At the dawn of the ‘90s, Hong continued to display a love for comedy, with memorable turns in Wayne’s World 2 as well as one of the early stand-out episodes of Seinfeld, “The Chinese Restaurant.” The next few decades saw him settling into a role as a sort of elder statesman of character actors, unsurprisingly continuing his run of making one-off appearances in a bunch of the most iconic TV shows of the ‘90s and ‘00s, including The X-Files, Friends, The West Wing, and The Big Bang Theory. One asset that Hong has always had is his unmistakable voice, which just became more distinctive and craggier as he got older. It’s a voice that certainly holds a sense of wisdom in it, yet also has a kind of spry playfulness that lends itself to animation, which led to him doing voice work in standout kids movies and TV shows such as Mulan, Avatar: The Last Airbender, Jackie Chan Adventures, and the role that most kids probably recognize his voice from, Mr. Ping in nearly every Kung Fu Panda movie or TV show. It’s a little hard not to devolve into just listing all of James Hong’s roles when talking about him, but it just makes his career all that more impressive when you realize it’s impossible to briefly cover everything he’s ever been in.
What has prevailed throughout James Hong’s nearly 70 years (and counting) in show business is an ability to deliver in any role, no matter how insignificant or if it’s in a ridiculous comedy like Balls of Fury. It builds the case that there’s nothing wrong with an actor’s willingness to take just about any work they can get, especially when they have the ability to take each part and make it their own in the way that James Hong does. But perhaps what’s most heartening about James Hong’s career is that he’s stuck around long enough to not only see, but appear in Hollywood films where Asian-American actors are no longer cornered into the types of stereotypical or background roles that he was relegated to as a young man.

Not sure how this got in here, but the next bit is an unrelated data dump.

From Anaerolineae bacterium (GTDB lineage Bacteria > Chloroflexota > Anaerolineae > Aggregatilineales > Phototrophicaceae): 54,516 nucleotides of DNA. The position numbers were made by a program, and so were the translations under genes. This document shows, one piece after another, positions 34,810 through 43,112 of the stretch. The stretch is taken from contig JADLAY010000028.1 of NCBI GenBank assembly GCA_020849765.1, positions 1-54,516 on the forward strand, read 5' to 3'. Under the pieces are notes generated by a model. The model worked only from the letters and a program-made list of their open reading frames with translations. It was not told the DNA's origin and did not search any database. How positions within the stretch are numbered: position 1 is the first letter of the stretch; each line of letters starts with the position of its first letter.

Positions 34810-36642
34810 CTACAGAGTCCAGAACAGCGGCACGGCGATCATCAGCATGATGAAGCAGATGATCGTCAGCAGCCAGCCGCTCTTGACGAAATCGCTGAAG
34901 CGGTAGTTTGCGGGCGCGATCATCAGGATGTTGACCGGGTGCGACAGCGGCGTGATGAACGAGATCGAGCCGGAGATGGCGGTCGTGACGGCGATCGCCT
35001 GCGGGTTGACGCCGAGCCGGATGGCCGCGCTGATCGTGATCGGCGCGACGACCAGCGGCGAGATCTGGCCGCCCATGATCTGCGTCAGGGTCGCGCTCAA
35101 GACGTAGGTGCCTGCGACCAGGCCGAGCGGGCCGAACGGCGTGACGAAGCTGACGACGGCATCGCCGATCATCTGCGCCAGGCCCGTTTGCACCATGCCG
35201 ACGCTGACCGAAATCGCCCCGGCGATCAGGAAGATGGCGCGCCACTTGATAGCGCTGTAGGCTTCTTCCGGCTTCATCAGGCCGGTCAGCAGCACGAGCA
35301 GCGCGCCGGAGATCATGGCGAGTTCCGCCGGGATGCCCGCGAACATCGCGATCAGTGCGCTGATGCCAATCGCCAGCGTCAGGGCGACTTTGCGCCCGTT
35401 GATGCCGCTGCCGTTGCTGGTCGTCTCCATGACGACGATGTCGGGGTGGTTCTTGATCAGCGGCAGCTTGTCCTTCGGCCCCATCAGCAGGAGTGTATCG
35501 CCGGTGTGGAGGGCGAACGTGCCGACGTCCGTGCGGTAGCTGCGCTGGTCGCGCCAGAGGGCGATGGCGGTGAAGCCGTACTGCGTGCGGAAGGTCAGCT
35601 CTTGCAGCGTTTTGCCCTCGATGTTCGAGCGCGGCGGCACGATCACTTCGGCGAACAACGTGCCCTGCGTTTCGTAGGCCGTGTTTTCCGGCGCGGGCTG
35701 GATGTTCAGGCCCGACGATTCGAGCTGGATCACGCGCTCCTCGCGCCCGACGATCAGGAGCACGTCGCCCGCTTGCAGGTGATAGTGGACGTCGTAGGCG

In fact, movies like Turning Red and Everything Everywhere All At Once are multi-faceted stories about Asian identity with almost entirely Asian casts, the likes of which thankfully — like hundreds of other movies and TV shows — feature the unmistakable presence of James Hong.